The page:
Ann Handley is the Chief Content Officer of MarketingProfs and the author, with C.C. Chapman, of the brand-spanking-new and bestselling Content Rules: How to Create Killer Blogs, Podcasts, Videos, Ebooks, Webinars (and More) That Engage Customers and Ignite Your Business (Wiley, 2011). She is a former journalist for the Boston Globe and a 12-year veteran of creating and managing digital content in the B2B space.
Q: Why is it so difficult for companies to understand that content is king?
A: Is it really difficult for them to understand? Perhaps for some, but most companies I talk to understand that if they have any kind of online presence—even a website—they have to be producing relevant, compelling content to attract people to them. A static, “brochure” website just doesn’t cut it anymore, which means that increasingly businesses are publishers as well as being in the business of whatever they are in the business of… selling software, or shovels, or what have you.
It seems to me that companies understand the Why of content pretty well, but they have a harder time grokking the How: How do I produce great stuff that meets the needs of my customers? How do I speak to them honestly and directly? What do I say? Why doesn’t my blog have any comments? And so on. The How is hard work.
Q: How do you convince your boss that content is the key to successful social media marketing?
A: Having a social media marketing strategy before you have a content strategy is a little like opening a store before the shelves are stocked. You have to know who you are, and what you want to say, before you can say it. You have to give people something to talk about, to react to, to share with each other. Social media is a great place to stoke a campfire, to get people talking to you and about you with each other. A campfire can only really roar when you regularly add kindling and logs to it. That kindling and logs are your content.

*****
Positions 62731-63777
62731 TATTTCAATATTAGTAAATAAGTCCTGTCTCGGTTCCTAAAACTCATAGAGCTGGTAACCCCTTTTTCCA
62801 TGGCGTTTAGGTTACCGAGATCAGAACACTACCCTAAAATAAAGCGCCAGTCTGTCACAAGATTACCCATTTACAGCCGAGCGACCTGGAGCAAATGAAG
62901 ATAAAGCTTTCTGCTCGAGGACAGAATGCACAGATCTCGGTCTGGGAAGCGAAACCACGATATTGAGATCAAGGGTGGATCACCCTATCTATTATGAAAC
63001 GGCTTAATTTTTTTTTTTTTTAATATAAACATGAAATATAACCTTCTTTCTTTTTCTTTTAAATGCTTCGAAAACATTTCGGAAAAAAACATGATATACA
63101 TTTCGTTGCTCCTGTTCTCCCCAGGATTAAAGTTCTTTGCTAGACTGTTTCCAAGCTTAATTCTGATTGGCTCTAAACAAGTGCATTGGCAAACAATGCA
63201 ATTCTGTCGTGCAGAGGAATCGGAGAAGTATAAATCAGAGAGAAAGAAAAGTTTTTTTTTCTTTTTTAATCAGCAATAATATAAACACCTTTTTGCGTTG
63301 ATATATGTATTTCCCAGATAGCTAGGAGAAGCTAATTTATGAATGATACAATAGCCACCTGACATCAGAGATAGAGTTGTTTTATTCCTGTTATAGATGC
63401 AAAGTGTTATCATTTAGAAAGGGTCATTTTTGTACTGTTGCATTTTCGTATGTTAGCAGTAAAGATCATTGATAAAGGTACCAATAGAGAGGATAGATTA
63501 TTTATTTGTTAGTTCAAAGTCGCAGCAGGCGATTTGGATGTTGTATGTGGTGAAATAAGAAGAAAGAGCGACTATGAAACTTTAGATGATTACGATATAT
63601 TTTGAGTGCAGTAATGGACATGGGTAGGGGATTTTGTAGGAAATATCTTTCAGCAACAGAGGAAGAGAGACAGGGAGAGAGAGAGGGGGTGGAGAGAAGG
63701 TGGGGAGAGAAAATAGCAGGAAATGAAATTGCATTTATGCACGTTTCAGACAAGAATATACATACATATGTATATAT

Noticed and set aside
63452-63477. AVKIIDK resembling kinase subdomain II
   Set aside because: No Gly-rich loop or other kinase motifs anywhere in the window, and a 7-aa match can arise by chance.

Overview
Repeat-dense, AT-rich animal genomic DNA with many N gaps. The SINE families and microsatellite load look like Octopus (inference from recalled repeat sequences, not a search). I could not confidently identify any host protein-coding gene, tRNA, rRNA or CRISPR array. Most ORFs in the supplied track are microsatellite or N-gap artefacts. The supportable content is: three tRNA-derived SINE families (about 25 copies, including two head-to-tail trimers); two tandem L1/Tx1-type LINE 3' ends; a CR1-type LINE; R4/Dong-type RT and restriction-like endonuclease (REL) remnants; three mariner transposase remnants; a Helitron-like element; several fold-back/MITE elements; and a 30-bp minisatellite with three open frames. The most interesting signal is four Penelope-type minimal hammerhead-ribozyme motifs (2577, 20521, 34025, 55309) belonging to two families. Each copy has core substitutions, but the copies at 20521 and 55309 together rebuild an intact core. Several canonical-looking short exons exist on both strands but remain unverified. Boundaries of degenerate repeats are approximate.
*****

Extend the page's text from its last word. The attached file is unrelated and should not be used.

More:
If that’s too loosey-goosey a metaphor to share with the C-suite, show your boss some cold, hard, irrefutable numbers: Almost 90 percent of B2B companies are already using content as part of their marketing strategy, according to research MarketingProfs conducted last spring with Junta42. Why? Because it works: Companies that blog have, on average, 55 percent more website visitors than companies that don’t, according to Hubspot.
Q: If Strunk and White were alive today, how would they revise The Elements of Style for digital content?
A: Wow, I’d be thrilled if E.B. White were alive today, as he’s kind of a hero of mine! So many of the concepts he and his former Cornell professor (William Strunk) lay out in The Elements of Style -- with their emphasis on clarity, brevity, simplicity and honesty -- have direct relevance for the way we should be communicating today. The only revision might be that they would need to embrace a more conversational, loose style. White wasn’t a fan of breezy writing, but we live in a breezier world. Also, White didn’t have much respect for marketing or business writing generally. I like to think something like Content Rules might help him evolve his thinking!
Q: What are the elements of the perfect tweet?